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A Brief Overview of the Sects
The first sects to appear in Islam, in the first century hijrah were the Sab'iyyah, and they were responsible for the emergence of the Khawarij, the Rafidah, then later in the first century came the Qadariyyah and towards its end the Murji'ah. In the second century came the tribulation of ilm al-kalam which was borrowed from the Hellenized Jews, Christians and Sabeans and this was the foundation of the rejection of the attributes and distortion of the texts in the name of ta'wil. The sects to appear were the Jahmiyyah and the Mu'tazilah and a group of the Rafidah, the Hishamiyyah, adopted this. Then in the third century there appeared other kalaam groups, the Kullabiyyah who tried to take a middle path between Ahl al-Sunnah and the Mu'tazilah, and the Hanafi Karraamiyyah were also a kalam group. These kalam groups, between them, fell into ta'teel and tajseem, whilst sharing the same underlying foundations which came from the Hellenized Jews, Christians and Sabeans and which was referred to in this ummah as ilm al-kalaam. In addition to this, some of them also carried the major innovations of the first century (such as al-Qadr and al-Irjaa). Then in the fourth century appeared the Ash'ariyyah, who initially, were founded upon the school of the Kullaabiyyah but then drifted towards the doctrines of the Mu'tazilah and Jahmiyyah in the attributes. In response to the Ahl al-Kalam, there appeared the Mutafalsifah (al-Farabi, Ibn Sina), those who were upon the views of the Greek Philosophers and were trying to merge their own beliefs with the revealed texts. At the same time (fourth century), the esoteric gnostic movements began to operate secretively, trying to merge the Shariah with Greek philosophy, represented in the Baatiniyyah, they brought grave worship and illuminism (higher truth and knowledge through spiritual exercise) into the Ummah and wore the gown of Shi'ism. The Maturidiyyah are also another kalam group with its origins in the early fourth century hijrah, but who did not really become known as a group until the sixth and seventh centuries. Sufism, whilst starting as an exaggeration in piety and fear amongst some of the Tabi'in in Basrah in the early first century hijrah, eventually morphed into a combination of kalam, philosophy, saint-worship and gnostic illuminism. All of these sects are the route through which Islam itself is ideologically attacked by the external enemy. So it is upon the right-minded Muslim to know of them, and the opposition of their doctrines to the belief of the Companions and the Salaf, so that is firmly-grounded upon the straight path and not diseased by any of these sects and their innovations.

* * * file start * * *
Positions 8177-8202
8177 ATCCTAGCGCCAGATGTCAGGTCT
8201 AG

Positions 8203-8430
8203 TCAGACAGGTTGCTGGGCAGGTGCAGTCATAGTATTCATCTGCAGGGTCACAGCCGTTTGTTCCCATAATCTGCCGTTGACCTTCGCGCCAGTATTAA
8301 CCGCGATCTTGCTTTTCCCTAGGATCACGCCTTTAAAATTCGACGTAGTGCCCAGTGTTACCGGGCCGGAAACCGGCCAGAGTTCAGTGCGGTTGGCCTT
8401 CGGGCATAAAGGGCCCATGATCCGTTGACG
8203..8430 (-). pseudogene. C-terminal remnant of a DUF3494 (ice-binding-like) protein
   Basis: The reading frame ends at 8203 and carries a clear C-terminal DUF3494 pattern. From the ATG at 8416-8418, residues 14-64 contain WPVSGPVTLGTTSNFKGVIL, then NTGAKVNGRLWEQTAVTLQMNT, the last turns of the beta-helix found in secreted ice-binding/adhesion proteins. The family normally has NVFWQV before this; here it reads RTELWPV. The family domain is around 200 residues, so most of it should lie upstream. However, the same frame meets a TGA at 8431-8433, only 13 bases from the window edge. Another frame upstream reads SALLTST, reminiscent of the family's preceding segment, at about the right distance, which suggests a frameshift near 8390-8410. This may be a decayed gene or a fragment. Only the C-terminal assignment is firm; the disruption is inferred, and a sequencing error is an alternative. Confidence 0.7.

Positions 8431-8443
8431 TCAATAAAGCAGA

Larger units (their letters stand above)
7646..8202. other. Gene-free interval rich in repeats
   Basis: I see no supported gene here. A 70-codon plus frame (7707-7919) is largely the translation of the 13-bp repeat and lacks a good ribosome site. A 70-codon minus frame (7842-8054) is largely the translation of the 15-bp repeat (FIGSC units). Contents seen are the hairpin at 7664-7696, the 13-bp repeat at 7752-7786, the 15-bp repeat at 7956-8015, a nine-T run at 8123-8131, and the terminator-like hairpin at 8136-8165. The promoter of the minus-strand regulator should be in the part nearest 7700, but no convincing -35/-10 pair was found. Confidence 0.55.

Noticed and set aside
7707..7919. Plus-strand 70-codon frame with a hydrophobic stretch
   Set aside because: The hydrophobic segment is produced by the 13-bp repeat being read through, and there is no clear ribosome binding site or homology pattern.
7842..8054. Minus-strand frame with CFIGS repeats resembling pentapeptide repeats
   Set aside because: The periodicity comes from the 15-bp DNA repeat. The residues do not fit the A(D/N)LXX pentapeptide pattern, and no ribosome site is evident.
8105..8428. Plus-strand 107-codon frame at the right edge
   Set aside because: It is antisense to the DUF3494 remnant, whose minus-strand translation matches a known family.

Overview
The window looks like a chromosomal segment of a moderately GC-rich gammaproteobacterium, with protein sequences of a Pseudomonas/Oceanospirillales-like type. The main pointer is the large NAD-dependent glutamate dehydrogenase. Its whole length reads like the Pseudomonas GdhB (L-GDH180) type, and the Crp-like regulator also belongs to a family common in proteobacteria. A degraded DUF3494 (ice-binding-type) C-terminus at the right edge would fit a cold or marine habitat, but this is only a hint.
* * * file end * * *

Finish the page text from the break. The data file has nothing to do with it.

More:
In this section we will cover these groups and their innovated beliefs and doctrines.
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